Dog knows “leave it.” Human, not so much.

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I’ve been meaning to get some pictures of the small flock of Northern Flickers that has been visiting the back field for a week or so, but instead I got flicker feathers. Picked them up from under the big wild cherry tree about an hour ago.

Radar is the one who found them, in fact. “Bird,” I said. “Leave it. Back up.” He did. Hm, amazing. Is almost 14 months old the age German Shepherds achieve sanity?

A hawk has been hanging around, medium sized, mostly dark brown. That’s who I’m going to peg as the flicker predator.

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Do other people save pretty feathers? Maybe someone I know will want them.

Dear flicker, I’m sorry you died. But your life-force lives on, food for that hawk, and bits of your beauty live on, in this ziplock bag.

Feather ID… CLICK HERE to see a Northern Flicker in flight.

Northern Flicker finally photographed

northern flicker

Backyard bird #41 this morning: a Northern Flicker!

I was heading out on the morning dog walk through the woods to the back field when I scared it up from the ground and snapped a quick photo before it flew off.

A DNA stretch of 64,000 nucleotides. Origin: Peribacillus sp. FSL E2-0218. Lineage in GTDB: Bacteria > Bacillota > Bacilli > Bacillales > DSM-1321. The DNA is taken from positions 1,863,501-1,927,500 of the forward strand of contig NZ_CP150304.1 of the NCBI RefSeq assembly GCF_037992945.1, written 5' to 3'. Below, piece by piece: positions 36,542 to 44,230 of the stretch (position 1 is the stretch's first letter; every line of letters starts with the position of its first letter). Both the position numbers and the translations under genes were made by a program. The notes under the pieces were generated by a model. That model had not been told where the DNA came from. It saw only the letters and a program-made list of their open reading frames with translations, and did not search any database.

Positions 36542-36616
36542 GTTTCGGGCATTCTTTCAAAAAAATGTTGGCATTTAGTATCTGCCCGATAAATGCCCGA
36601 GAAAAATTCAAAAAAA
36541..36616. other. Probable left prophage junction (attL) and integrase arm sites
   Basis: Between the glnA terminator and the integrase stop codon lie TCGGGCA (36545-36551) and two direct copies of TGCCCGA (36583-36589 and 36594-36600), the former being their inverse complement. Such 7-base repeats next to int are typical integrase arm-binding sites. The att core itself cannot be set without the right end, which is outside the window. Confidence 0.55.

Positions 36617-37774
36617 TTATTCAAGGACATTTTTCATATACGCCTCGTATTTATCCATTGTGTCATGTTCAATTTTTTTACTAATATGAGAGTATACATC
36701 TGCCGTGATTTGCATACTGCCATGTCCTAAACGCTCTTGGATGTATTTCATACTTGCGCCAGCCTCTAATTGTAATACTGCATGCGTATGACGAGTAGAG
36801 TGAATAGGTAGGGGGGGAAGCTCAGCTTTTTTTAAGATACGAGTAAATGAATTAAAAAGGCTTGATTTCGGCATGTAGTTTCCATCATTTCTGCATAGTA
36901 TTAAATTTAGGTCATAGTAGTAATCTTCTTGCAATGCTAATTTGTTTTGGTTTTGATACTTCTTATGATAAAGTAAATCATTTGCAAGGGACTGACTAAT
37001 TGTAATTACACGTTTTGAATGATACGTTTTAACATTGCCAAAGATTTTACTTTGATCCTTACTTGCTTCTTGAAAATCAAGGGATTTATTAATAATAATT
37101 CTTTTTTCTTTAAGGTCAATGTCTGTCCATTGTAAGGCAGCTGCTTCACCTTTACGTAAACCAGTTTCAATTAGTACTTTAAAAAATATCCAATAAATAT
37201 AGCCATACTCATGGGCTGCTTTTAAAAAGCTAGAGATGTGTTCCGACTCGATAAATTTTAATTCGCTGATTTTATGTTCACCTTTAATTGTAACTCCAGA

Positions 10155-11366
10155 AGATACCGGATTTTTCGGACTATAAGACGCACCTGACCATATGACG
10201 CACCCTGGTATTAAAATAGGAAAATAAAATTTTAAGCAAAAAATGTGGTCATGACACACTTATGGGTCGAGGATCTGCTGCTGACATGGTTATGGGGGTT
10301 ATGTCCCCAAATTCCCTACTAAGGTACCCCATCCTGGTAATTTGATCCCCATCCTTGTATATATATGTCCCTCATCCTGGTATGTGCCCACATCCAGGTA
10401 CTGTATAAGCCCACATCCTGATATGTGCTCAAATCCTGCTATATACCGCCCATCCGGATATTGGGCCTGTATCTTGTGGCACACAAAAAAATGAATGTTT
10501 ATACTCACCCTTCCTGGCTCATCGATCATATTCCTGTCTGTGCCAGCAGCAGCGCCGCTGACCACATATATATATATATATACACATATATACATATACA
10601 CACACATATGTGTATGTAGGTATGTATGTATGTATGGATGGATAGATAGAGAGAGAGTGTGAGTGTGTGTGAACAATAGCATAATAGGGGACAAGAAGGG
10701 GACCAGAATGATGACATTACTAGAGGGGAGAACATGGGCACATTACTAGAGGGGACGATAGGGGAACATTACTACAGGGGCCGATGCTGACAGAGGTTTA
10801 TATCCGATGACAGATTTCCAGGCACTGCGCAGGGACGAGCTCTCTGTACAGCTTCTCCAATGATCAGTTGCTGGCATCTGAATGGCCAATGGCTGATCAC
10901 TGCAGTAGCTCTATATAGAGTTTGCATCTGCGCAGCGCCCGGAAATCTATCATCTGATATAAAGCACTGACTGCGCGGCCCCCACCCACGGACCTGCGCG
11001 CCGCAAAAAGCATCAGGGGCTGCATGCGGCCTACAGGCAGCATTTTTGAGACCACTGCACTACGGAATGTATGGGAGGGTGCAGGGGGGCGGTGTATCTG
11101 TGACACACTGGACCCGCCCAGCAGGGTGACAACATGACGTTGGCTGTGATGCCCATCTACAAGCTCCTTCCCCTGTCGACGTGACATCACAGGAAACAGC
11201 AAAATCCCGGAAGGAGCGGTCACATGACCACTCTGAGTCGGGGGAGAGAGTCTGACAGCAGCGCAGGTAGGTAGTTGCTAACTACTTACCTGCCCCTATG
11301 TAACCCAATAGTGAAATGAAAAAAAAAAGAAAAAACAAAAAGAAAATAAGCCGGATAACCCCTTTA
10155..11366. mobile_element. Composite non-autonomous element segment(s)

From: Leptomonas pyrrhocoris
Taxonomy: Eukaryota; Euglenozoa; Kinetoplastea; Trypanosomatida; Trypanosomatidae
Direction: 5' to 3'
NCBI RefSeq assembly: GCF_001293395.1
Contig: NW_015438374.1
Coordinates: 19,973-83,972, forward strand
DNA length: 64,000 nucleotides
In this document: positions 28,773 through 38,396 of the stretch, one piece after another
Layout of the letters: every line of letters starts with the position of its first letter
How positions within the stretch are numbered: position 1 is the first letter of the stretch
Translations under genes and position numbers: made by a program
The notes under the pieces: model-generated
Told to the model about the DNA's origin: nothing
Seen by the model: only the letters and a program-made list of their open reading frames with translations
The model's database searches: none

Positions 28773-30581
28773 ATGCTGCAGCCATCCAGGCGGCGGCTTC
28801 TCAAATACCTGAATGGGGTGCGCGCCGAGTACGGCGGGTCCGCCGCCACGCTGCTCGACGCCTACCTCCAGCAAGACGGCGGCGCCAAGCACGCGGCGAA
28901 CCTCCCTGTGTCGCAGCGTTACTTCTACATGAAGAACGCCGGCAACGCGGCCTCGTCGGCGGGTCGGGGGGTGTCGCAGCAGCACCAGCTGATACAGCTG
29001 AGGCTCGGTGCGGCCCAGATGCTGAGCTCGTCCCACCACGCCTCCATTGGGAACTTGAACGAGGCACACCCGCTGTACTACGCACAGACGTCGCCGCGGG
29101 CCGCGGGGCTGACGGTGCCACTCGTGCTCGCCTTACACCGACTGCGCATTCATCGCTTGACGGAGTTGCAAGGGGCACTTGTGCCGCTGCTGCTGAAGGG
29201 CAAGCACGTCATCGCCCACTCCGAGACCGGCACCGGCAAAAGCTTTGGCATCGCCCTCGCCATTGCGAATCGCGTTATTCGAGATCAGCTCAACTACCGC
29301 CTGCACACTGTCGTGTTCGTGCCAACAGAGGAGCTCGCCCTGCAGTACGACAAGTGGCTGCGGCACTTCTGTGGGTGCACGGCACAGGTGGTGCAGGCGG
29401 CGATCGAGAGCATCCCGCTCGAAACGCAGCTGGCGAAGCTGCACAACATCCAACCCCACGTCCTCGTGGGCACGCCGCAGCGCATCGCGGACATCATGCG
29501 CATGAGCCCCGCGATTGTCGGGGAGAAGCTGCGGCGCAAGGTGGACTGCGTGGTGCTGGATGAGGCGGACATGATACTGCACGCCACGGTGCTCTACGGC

Northern Flickers are large, brown woodpeckers with a gentle expression and handsome black-scalloped plumage. On walks, don’t be surprised if you scare one up from the ground. It’s not where you’d expect to find a woodpecker, but flickers eat mainly ants and beetles, digging for them with their unusual, slightly curved bill. When they fly you’ll see a flash of color in the wings – yellow if you’re in the East, red if you’re in the West – and a bright white flash on the rump.

You can see they are in the woodpecker family when comparing with another morning sighting…

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A male Red-bellied Woodpecker feasts alone (on homemade suet dough) after scaring off the Blue Jay that was here first.